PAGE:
In November of 1989, I became the General Manager of the St. Lucie Legends.

The Legends were part of a senior baseball league that was formed for players 35 years of age and older that had played in the Major leagues with aspirations of getting back.

The Miami team had Earl Weaver, the West Palm Beach team which was owned by John Henry, the present day owner of the Boston Red Sox had Dick Williams so naturally my first call was to Billy Martin. Billy thanked me profusely and let me in on a secret. He said that the reason that he couldn’t do it was because he was pretty sure that the Boss was going to bring him back as a manager. As a matter of fact, he was the one who urged me to hire Graig Nettles as my Legends manager.

Well unfortunately that was the last time I got to talk to Billy Martin. Billy would go to Tampa and speak with Mr. Steinbrenner and then Billy would go to a Christmas event for underprivileged kids with the Boss and read "‘Twas the night before Christmas."

On the evening of December 25 my phone would ring in my St. Lucie apartment. It was my friend, senior news writer for ABC news, Mort Fleishner. He told me that my friend Billy Martin has been killed in a car accident.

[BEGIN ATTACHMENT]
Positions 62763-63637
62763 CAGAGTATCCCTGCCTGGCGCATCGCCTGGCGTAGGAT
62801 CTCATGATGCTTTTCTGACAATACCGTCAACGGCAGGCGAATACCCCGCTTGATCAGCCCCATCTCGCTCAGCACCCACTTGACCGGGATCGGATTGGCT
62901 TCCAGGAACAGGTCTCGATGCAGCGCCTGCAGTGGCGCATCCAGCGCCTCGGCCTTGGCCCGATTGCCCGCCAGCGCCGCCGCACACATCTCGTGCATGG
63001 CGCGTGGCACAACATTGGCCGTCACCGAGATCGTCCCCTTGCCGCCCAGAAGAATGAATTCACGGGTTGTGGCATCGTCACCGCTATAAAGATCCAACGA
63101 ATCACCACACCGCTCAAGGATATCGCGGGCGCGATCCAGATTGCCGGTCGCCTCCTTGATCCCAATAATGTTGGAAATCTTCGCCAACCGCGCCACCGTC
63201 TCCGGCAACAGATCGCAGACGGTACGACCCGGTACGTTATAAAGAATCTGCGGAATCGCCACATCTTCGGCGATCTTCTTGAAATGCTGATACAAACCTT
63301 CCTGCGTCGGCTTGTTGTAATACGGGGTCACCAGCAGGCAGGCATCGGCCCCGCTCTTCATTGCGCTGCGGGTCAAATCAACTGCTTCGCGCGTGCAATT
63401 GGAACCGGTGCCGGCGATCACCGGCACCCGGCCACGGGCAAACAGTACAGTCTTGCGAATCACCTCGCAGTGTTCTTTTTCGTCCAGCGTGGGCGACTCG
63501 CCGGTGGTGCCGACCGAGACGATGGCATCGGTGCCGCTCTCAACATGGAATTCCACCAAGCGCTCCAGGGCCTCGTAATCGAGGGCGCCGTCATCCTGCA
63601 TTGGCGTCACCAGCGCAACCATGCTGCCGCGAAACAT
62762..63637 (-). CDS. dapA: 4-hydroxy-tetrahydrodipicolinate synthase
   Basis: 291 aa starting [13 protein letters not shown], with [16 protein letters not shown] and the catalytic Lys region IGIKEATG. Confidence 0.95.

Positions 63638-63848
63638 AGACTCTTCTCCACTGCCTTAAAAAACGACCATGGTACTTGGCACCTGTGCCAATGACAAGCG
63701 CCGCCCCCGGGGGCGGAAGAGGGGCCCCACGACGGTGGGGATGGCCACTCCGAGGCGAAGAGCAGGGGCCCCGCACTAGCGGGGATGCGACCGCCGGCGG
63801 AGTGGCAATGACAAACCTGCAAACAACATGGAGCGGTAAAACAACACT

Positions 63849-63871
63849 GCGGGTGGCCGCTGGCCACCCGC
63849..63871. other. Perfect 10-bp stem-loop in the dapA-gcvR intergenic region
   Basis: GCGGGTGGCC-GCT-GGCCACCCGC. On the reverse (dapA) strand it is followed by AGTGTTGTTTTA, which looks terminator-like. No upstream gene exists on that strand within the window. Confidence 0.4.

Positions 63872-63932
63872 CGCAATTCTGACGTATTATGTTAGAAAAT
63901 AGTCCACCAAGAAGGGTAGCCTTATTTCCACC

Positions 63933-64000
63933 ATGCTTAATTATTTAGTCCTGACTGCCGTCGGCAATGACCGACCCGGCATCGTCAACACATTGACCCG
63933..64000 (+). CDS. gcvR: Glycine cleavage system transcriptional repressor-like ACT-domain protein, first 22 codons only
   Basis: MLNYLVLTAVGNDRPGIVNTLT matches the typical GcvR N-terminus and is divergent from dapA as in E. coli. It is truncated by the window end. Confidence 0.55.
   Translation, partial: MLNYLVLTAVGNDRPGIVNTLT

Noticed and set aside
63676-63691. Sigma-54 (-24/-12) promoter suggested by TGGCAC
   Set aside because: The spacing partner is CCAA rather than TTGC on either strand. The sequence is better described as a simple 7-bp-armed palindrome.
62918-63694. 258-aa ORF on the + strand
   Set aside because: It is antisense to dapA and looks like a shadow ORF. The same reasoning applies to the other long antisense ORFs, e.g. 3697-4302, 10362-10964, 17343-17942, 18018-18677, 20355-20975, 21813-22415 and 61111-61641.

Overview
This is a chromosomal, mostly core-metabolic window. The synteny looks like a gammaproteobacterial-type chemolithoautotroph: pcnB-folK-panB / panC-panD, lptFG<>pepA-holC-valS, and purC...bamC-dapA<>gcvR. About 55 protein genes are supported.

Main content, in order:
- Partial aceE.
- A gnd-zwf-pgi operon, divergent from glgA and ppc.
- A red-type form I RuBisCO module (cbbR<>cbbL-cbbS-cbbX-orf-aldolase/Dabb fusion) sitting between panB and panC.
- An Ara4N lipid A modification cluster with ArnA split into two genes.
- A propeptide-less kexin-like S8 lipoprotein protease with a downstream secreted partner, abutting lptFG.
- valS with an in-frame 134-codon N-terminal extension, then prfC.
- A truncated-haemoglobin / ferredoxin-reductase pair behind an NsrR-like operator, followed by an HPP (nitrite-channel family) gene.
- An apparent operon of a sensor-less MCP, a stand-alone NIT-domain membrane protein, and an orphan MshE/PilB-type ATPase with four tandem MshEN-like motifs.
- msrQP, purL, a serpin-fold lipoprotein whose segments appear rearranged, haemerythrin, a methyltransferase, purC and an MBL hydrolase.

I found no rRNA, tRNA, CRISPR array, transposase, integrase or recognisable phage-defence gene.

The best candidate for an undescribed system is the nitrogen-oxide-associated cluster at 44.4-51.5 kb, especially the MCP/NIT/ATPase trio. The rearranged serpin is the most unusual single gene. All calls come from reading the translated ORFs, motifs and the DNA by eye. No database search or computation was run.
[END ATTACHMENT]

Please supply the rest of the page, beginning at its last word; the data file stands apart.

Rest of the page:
My heart instantly broke. Tears ran down my face and I felt as if I had lost my power to breathe. I literally fell to the floor. The last time this happened was when Thurman Munson was killed in an airplane accident ten years earlier. However, at that time I had Billy to help me stand up. I only wish I could have helped him more.

Ray Negron is a sports executive with over 40 years of experience in baseball. His first job came from a chance encounter with George Steinbrenner as a youth. He has become an American film producer, a best-selling author, and a philanthropist. His memoir is entitled, "Yankee Miracles: Life with the Boss and the Bronx Bombers." For more of his reports, Go Here Now.

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2019 represented many weird and difficult things in my personal life. Some are happy, some not so happy. Sometimes you go through such difficult things in life that you feel like a hunter trying to get certain moments and feelings back.
billy martin, yankees, tom giordano
Friday, 27 December 2019 12:27 PM